Canadian prime minister Stephen Harper and his Conservative Party were voted out of office on Monday night in a stunning change that may or may not have something to do with John Oliver’s willingness to break Canadian election laws. The Liberal Party won 185 of the 338 seats in Parliament, according to the New York Times, making Justin Trudeau the nation’s first new prime minister in nearly a decade.
Justin Trudeau is the son of late Prime Minister Pierre Trudeau, who rose to power in 1968 in a wave of excitement dubbed “Trudeaumania.” He remained in office until 1984 (with one brief interruption) and is credited with establishing Canada’s version of the bill of rights, its bilingualism, and its policy of multiculturalism. (Pre-Rob Ford, if Americans could name one Canadian politician, it was probably Trudeau.)
Conservative ads in the current election described the younger Trudeau as, “Just not ready.” Trudeau, who previously worked as a high-school teacher, only entered politics in 2007, when he was elected to Parliament from a Montreal district that traditionally did not vote Liberal. He became the leader of the Liberal Party in 2013, and helped revive the party after it suffered its worst defeat ever in 2011, winning only 34 seats and finishing third behind the New Democrat Party. At 43, Trudeau will be the second-youngest prime minister in Canadian history and the first whose parent has held the position.
The defeat is particularly bitter for Harper, as he spent his career fighting the Liberal hold on Canadian politics ushered in by Trudeau. (After Trudeau’s death in 2000, Harper wrote, “[H]e continues to define the myths that guide the Canadian psyche, but myths they are.”) With his push for smaller government, his claim that marijuana is “infinitely worse” than tobacco, and his hawkishness on foreign affairs, Harper has been accused of being closer to an American Republican than a moderate Canadian Conservative. Harper had focused on his success at shielding Canada from the worst of the global financial crisis, but his policies were criticized after the Canadian economy contracted in the first half of 2015. He made his opposition to wearing niqab during the citizenship oath, among other “barbaric cultural practices,” a campaign issue, drawing accusations of Islamophobia.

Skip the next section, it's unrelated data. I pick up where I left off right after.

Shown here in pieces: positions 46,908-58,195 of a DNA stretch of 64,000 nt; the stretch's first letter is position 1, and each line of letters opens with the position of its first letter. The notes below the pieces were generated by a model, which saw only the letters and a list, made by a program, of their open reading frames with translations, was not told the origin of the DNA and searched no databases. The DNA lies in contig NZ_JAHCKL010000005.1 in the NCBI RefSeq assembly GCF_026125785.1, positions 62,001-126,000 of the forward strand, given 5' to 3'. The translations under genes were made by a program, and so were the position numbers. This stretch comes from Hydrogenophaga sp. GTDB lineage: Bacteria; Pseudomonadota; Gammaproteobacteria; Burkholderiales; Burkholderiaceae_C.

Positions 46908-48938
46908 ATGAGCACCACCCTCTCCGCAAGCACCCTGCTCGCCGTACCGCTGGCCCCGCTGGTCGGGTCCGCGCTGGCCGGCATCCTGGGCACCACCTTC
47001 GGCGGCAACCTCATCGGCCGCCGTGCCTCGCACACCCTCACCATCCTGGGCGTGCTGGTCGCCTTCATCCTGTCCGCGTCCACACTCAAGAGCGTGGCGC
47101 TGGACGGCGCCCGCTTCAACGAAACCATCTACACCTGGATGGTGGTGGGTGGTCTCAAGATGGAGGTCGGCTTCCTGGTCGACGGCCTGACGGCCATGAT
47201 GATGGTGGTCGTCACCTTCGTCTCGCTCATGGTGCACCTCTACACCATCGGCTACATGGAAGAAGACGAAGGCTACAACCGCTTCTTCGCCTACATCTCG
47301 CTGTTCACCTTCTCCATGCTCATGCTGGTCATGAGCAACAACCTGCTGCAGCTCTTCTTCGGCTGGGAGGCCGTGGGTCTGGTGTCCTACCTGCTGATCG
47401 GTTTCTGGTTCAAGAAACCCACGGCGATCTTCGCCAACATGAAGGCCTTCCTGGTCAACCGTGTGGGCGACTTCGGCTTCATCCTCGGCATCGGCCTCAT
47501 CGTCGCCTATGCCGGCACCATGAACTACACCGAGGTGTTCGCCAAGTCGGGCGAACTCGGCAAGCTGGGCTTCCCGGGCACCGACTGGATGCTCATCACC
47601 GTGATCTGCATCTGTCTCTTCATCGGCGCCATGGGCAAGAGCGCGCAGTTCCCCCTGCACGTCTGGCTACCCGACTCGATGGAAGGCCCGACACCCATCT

Harper conceded on Monday night and said in a brief statement that he would step down as the Conservative Party’s leader. “The people are never wrong,” Harper said. “The disappointment is my responsibility and mine alone.”
In his victory speech, Trudeau said the Liberal Party won because it put forward an optimistic message. “This is what positive politics can do,” he told supporters. “We beat cynicism with hard work. We beat negative, divisive politics with a positive vision that brings Canadians together. Most of all we defeated the idea that Canadians should be satisfied with less.”
Trudeau’s victory is expected to ease Canada’s relations with the United States. Harper had clashed with the Obama administration on several issues, including the Iran nuclear deal and the Keystone XL pipeline. Trudeau supports the pipeline as well, but has said that the relationship between the two nations shouldn’t hinge on one issue. He accused Harper of hurting the Canadian economy simply because he “doesn’t like Barack Obama,” and said last week, “It’ll be one of my most crucial priorities to begin once again having a productive and constructive relationship with our closest ally and neighbor.”